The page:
The other thing you should keep in mind is that your virginity is just one aspect of who you are; how he reacts to your being a virgin, on the other hand, will tell you everything you need to know about him. If you tell him that you’re a virgin and he decides he’s ashamed of you, laughs at you, or decides he doesn’t want you any more and you break up… that’s a good thing. That isn’t a tragedy, that is a f--king bullet dodged. That sort of negative reaction is all you need to know, because he will have shown that he is not somebody you should want to have sex with, regardless of whether he’s your first partner or your fiftieth. That’s not the sign of a caring and giving lover who’s considerate of their partner’s comfort and pleasure, that’s someone who’s revealed themselves to be a Crouching Nice Guy, Hidden Douchebag and you should kick him to the curb with the rest of the trash.
But I don’t think you need to worry about that.
While obviously there are no guarantees in life, I think you’ve already gotten clues about what to expect… and that’s that he seems to be a good guy. Y’all have been fooling around for a month or so and — even allowing for the lack of opportunity — you don’t mention that he’s been impatient or pushing for more. That’s a good sign; a partner who’s willing to go at the speed of the other person’s comfort is someone who’s going to care about their partner’s desires. It sounds like this desire/anxiety combo is coming from you, rather than his trying to move things faster than you’re comfortable with. That’s completely understandable, and it’s ok. But the easiest and most reliable way to resolve this anxiousness is to take a breath, clench your fists and just tell him.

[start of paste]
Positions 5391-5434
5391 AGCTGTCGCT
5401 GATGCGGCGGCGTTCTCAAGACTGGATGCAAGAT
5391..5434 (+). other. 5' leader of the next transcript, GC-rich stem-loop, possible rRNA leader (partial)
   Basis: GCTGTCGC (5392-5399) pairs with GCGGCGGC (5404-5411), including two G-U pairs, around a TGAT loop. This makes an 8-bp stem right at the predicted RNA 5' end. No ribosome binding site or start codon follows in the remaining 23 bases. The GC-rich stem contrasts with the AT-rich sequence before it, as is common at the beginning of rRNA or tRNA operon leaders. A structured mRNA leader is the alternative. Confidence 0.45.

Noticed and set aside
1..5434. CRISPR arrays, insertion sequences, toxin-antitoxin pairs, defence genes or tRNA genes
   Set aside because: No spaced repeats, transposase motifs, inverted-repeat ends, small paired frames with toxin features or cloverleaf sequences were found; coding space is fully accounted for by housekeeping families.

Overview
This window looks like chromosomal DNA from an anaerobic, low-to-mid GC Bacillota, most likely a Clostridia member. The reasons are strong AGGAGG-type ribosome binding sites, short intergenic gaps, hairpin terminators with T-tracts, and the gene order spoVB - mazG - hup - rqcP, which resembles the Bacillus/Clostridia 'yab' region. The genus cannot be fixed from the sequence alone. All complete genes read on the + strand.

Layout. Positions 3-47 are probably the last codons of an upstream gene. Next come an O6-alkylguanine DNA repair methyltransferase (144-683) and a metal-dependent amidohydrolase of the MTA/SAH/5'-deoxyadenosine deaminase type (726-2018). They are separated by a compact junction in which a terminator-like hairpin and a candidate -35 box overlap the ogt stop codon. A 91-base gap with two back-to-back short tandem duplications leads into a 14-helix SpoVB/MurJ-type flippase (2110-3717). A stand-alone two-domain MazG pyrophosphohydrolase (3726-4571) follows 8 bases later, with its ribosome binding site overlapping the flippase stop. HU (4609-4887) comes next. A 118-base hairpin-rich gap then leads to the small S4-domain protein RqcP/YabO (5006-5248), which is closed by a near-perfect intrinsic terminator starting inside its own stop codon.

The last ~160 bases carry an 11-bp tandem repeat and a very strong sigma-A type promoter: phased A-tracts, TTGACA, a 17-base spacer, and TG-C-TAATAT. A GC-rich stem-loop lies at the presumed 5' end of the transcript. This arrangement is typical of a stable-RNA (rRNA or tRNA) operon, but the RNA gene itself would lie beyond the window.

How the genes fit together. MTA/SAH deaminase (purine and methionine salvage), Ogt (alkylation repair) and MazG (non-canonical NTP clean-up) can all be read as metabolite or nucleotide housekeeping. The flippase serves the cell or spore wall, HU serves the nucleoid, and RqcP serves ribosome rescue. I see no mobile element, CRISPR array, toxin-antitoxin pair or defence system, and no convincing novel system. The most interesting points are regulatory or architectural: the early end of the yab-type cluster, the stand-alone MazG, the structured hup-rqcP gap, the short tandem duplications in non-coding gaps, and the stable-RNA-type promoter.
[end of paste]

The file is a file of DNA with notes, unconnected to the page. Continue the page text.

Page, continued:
Don’t frame it like something you’re ashamed of or like you’re rolling out some deep dark secret — because it’s not. What you’re doing is telling him exactly what you just told me: you really like him, you want to relax and be open with him and enjoy this experience you’ve been looking forward to.
If he’s as good of a guy as it sounds, then hey, you have absolutely nothing to worry about besides feeling a little nervous and awkward trying to spit it out, and that will fade so fast, you’ll wonder what you were worried about. On the other hand, if he reacts badly? Then while it sucks and will undoubtedly hurt, it’s a good thing for you. You’ll have kicked a dude who was absolutely wrong for you out of your dating pool, and you’ll be free to find someone who’s right for you and worth sleeping with.
But like I said: I don’t think you need to worry. I think this is just anxiety f--king with you.
Good luck. And write back to let us know how it all goes.
Please send your questions to Dr. NerdLove at his website (www.doctornerdlove.com/contact); or to his email, email@example.com